This failure injection will simulate a critical failure of the Amazon RDS DB instance.
Before starting, view the deployment machine in the AWS Step Functions console to verify the deployment has reached the stage where you can start testing:
WaitForMultiAZDBshows completed (green)
CheckRDSRRStatus1show completed (green)
Before you initiate the failure simulation, refresh the service website several times. Every time the image is loaded, the website writes a record to the Amazon RDS database
Click on click here to go to other page and it will show the latest ten entries in the Amazon RDS DB
Go to the RDS Dashboard in the AWS Console at http://console.aws.amazon.com/rds
From the RDS dashboard
Look at the configured values. Note the following:
To failover of the RDS instance, use the VPC ID as the command line argument replacing
<vpc-id> in one (and only one) of the scripts/programs below. (choose the language that you setup your environment for)
The specific output will vary based on the command used, but will include some indication that the your Amazon RDS Database is being failedover:
Failing over mdk29lg78789zt
Watch how the service responds. Note how AWS systems help maintain service availability. Test if there is any non-availability, and if so then how long.
The website is not available. Some errors you might see reported:
Continue on to the next steps, periodically returning to attempt to refresh the website.
Refresh and note the values of the Info field. It will ultimately return to Available when the failover is complete.
Note the AZs for the primary and standby instances. They have swapped as the standby has no taken over primary responsibility, and the former primary has been restarted. (After RDS failover it can take several minutes for the console to update as shown below. The failover has however completed)
From the AWS RDS console, click on the Logs & events tab and scroll down to Recent events. You should see entries like those below. In this case failover took less than a minute.
Mon, 14 Oct 2019 19:53:37 GMT - Multi-AZ instance failover started. Mon, 14 Oct 2019 19:53:45 GMT - DB instance restarted Mon, 14 Oct 2019 19:54:21 GMT - Multi-AZ instance failover completed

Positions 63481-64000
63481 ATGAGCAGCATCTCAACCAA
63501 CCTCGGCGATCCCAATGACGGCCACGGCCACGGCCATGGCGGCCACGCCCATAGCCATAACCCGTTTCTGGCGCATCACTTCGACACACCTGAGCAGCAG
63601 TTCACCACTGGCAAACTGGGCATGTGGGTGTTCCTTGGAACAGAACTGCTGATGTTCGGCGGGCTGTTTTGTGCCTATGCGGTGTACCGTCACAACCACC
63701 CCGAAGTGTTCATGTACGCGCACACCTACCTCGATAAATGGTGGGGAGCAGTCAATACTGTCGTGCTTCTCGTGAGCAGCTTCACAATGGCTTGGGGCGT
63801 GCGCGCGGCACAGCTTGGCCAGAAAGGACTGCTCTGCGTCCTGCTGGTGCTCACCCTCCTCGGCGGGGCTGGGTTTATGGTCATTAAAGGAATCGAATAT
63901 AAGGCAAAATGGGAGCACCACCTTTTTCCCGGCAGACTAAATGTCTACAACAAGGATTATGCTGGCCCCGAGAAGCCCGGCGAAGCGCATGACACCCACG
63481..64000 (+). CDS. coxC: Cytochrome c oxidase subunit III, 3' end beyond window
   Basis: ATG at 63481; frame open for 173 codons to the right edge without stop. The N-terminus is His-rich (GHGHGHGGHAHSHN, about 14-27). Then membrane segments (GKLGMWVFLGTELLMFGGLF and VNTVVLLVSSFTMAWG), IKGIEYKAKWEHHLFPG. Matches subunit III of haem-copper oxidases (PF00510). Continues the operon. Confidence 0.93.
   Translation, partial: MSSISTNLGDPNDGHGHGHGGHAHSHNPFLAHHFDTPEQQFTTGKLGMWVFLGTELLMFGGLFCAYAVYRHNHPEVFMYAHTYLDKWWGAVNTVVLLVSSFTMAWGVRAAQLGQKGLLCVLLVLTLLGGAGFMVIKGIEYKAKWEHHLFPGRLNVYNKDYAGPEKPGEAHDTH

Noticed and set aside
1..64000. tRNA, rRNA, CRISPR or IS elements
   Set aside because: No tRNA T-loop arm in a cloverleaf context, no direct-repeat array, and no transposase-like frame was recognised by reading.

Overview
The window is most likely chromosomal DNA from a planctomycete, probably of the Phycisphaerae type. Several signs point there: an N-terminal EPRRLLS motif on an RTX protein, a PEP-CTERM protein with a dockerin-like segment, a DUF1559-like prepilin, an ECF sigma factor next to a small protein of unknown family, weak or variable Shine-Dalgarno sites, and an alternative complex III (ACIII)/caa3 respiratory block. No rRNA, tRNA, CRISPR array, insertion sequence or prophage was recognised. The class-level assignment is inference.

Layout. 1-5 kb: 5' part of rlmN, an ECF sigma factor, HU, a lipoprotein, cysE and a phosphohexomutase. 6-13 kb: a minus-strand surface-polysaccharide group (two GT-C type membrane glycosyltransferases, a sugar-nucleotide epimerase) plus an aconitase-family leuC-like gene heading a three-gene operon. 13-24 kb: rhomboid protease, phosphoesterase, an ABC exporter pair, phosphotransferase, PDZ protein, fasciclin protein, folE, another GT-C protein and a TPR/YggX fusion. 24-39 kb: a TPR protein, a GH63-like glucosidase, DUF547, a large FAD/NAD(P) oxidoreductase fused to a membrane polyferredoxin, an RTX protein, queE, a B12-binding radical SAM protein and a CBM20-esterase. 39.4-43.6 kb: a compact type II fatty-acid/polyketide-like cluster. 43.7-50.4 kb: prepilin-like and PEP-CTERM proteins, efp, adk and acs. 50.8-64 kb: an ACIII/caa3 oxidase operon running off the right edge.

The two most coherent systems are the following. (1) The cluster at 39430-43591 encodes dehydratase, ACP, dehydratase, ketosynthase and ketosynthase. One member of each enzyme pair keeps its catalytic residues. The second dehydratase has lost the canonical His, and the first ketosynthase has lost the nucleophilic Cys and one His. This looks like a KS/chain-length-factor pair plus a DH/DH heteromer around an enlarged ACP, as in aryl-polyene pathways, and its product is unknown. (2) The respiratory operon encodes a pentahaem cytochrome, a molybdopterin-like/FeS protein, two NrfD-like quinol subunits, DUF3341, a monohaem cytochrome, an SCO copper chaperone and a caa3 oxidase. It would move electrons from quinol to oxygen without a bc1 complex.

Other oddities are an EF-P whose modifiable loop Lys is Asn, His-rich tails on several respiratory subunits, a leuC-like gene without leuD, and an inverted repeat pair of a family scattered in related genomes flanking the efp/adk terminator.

From the AWS RDS console, click on the Monitoring tab and look at DB connections
As the failover happens the existing three servers all cannot connect to the DB
AWS Auto Scaling detects this (any server not returning an http 200 status is deemed unhealthy), and replaces the three EC2 instances with new ones that establish new connections to the new RDS primary instance
The graph shows an unavailability period of about four minutes until at least one DB connection is re-established
In this section you reduce the unavailability time from four minutes to under one minute.
This part of the RDS failure simulation is optional. If you are running this lab as part of a live workshop, then you may want to skip this and come back to it later.
You observed before that failover of the RDS instance itself takes under one minute. However the servers you are running are configured such that they cannot recognize that the IP address for the RDS instance DNS name has changed from the primary to the standby. Availability is only regained once the servers fail to reach the primary, are marked unhealthy, and then are replaced. This accounts for the four minute delay. In this part of the lab you will update the server code to be more resilient to RDS failover. The new code can recognize underlying changes in IP address for the RDS instance DNS name
Use either the Express Steps or Detailed Steps below:
Now repeat the RDS failure injection steps on this page, starting with 5.1 RDS failure injection.
Learn more: After the lab see High Availability (Multi-AZ) for Amazon RDS for more details on high availability and failover support for DB instances using Multi-AZ deployments.
High Availability (Multi-AZ) for Amazon RDS
The primary DB instance switches over automatically to the standby replica if any of the following conditions occur:
- An Availability Zone outage
- The primary DB instance fails
- The DB instance’s server type is changed
- The operating system of the DB instance is undergoing software patching
- A manual failover of the DB instance was initiated using Reboot with failover